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Kentucky AG’s Office: Kim Davis Violated Open Records Act

Davis became the center of a national controversy last year when she refused to issue marriage licenses to same-sex couples.

Rowan County Clerk Kim Davis listens to a customer following her office's refusal to issue marriage licenses at the Rowan County Courthouse in Morehead, Ky., Tuesday, Sept. 1, 2015. Although her appeal to the U.S. Supreme Court was denied, Davis still refuses to issue marriage licenses. (AP Photo/Timothy D. Easley)

The office of Kentucky’s attorney general announced Tuesday that Rowan County Clerk Kim Davis violated the state’s Open Records Act by refusing to release documents related to her case.

Davis became the center of a national controversy last year when she refused to issue marriage licenses to same-sex couples.

According to the Lexington Herald-Leader, the nonprofit Campaign for Accountability requested “retainer agreements and attorney-client engagement agreements” between Davis and Liberty Counsel, the religious freedom law firm representing her.

Liberty Counsel refused to comply with the records request on Davis’ behalf, citing attorney-client privilege and calling them private rather than public documents.

Surrounded by Rowan County Sheriff's deputies, Rowan County Clerk Kim Davis, center, with her son Nathan Davis standing by her side, makes a statement to members of the media at the front door of the Rowan County Judicial Center in Morehead, Ky., Monday, Sept. 14, 2015. (AP Photo/Timothy D. Easley)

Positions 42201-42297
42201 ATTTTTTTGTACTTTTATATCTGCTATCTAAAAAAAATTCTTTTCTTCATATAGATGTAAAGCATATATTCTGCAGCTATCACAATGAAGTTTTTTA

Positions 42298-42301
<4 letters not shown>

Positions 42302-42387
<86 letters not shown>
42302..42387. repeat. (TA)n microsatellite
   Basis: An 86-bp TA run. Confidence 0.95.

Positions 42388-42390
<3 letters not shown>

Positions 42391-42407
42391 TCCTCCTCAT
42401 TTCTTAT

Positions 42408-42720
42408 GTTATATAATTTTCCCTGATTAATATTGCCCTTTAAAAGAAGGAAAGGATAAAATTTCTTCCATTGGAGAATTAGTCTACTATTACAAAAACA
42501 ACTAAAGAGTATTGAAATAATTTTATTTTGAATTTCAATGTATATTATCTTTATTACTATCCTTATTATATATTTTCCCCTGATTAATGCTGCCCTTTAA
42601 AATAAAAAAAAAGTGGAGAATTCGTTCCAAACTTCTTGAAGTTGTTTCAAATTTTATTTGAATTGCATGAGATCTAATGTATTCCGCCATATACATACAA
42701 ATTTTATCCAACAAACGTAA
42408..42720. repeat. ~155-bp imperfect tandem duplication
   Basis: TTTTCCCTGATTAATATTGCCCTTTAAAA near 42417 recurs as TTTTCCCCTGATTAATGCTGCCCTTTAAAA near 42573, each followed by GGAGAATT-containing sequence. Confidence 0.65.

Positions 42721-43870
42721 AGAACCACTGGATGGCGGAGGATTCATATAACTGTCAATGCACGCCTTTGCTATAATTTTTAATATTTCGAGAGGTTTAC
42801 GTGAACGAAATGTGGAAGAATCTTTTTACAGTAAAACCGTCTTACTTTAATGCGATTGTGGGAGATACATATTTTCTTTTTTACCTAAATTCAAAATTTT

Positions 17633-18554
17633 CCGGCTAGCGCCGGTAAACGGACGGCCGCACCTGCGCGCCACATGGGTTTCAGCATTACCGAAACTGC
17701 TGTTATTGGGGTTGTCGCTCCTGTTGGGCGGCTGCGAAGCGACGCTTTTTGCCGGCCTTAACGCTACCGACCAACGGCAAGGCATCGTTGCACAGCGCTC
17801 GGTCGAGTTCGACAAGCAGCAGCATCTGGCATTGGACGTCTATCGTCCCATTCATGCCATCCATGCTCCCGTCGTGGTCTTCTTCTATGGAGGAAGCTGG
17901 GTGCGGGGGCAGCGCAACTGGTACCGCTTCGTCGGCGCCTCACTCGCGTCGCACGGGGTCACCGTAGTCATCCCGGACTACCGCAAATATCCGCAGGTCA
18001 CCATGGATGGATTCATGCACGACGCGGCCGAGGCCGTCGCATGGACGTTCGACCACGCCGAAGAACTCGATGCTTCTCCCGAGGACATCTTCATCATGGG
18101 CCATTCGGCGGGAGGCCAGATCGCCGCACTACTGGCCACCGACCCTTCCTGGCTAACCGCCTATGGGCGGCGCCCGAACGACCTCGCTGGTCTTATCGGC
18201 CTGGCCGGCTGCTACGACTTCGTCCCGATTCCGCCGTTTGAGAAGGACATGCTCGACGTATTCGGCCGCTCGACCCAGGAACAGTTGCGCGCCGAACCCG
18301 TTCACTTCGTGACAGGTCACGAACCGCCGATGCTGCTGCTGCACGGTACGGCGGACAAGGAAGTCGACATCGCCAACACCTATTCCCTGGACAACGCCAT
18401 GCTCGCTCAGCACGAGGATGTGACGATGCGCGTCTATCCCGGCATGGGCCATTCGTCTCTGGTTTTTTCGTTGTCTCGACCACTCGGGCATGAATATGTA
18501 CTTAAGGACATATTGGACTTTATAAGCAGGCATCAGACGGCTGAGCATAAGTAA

The Campaign for Accountability appealed to the attorney general, who requested that Liberty Counsel allow the government office to privately review the documents in order to rule on the request. Liberty Counsel refused to provide most of the documents, which the attorney general's office called a violation of the Open Record Act, the Herald-Leader reported.

According to the newspaper, the attorney general’s rulings on the Open Records Act “carry the weight of law in Kentucky.”

Assistant Attorney General Matt Jones wrote in the office’s opinion that “an agency cannot benefit from intentionally frustrating the attorney general’s review of an open records request.”

“Such result would subvert the General Assembly’s intent behind providing review by the attorney general,” Jones wrote.

Mat Staver, founder and chairman of Liberty Counsel, did not immediately return TheBlaze’s request for comment.

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